Last Year, LaHood Sponsored Millions in Earmarks; Some Funding Went to Campaign Donors

Former representative Ray LaHood (R-Ill.) is to begin confirmation hearings today for secretary of transportation.
Former representative Ray LaHood (R-Ill.) is to begin confirmation hearings today for secretary of transportation. (Pool Photo By Ann Ryan Via Getty Images)
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By Carol D. Leonnig
Washington Post Staff Writer
Wednesday, January 14, 2009

The former Republican congressman chosen by President-elect Barack Obama to direct billions in federal highway spending has been an unapologetic advocate of earmarks, a practice Obama now opposes, and has used his influence to win funding for projects pushed by some of his largest campaign contributors.

Ray LaHood, who represented Illinois in the House for seven terms, sponsored $60 million in earmarks last year, steering at least $9 million in federal money to campaign donors, a Washington Post analysis shows. An opponent of earmark reform efforts in Congress, LaHood ranks roughly among the top 10 percent in the House for sponsoring earmarks in 2008, according to a watchdog group.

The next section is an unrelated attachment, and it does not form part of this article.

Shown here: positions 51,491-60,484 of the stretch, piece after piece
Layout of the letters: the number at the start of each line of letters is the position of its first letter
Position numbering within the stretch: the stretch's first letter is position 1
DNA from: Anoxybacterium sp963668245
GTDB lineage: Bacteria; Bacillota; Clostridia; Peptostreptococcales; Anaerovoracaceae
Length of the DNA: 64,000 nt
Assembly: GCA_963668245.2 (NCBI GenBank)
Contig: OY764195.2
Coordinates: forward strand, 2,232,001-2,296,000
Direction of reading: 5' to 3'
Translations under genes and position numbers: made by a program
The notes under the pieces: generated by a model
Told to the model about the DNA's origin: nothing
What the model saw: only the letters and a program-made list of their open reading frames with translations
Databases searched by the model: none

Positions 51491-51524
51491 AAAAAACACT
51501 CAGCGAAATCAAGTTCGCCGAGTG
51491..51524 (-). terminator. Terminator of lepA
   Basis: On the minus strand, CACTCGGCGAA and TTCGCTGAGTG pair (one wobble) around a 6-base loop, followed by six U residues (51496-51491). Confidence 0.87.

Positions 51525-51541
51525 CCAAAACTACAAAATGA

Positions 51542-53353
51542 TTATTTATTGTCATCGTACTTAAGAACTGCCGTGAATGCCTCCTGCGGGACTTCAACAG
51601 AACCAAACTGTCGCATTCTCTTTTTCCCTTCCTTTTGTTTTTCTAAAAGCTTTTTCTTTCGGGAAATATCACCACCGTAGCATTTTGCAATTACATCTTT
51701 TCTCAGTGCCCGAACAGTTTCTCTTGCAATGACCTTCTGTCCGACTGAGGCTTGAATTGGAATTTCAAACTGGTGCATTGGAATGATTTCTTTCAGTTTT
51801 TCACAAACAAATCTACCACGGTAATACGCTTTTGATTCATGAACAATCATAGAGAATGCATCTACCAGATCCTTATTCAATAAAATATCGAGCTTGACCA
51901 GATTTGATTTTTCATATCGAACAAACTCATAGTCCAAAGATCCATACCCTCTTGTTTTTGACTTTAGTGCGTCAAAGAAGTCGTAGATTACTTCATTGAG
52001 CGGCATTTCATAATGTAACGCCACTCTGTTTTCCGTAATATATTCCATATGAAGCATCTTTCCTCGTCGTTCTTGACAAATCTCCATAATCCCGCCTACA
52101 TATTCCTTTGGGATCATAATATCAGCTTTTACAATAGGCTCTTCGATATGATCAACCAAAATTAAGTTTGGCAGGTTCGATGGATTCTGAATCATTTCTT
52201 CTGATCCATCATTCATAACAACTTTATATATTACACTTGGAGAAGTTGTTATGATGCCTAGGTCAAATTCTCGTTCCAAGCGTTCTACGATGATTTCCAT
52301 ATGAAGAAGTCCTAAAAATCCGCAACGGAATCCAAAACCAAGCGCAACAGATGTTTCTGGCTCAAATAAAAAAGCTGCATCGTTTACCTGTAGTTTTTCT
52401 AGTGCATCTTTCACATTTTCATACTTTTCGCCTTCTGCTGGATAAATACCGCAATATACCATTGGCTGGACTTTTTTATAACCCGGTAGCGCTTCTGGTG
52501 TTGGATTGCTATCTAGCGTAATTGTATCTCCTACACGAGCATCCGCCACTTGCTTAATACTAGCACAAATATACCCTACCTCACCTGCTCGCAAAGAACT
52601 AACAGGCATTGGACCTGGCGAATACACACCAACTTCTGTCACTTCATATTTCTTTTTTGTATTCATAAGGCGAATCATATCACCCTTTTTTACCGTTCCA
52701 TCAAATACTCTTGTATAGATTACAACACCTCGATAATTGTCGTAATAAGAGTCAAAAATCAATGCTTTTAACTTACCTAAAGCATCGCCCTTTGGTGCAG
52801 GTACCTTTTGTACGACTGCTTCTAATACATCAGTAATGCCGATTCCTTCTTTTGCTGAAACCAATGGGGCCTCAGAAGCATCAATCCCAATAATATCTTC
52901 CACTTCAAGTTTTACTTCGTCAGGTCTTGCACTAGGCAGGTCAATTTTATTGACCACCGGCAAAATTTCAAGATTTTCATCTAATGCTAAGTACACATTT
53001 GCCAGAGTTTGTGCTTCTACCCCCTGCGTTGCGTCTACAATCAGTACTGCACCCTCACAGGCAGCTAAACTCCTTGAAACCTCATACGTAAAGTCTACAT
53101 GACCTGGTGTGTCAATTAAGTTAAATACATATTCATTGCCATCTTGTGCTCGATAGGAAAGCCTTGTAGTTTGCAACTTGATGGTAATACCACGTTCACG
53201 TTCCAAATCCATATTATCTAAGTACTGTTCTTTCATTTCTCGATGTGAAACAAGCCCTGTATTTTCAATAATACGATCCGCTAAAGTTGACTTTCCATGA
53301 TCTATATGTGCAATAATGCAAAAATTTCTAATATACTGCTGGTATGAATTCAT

LaHood's record poses an important question as hearings begin today that will explore how he would administer part of a $775 billion stimulus package that will be directed to the Transportation Department. LaHood has defended his use of earmarks as a way to direct federal money to decaying communities in his district and insisted there is no connection between his earmarks and projects benefiting campaign donors.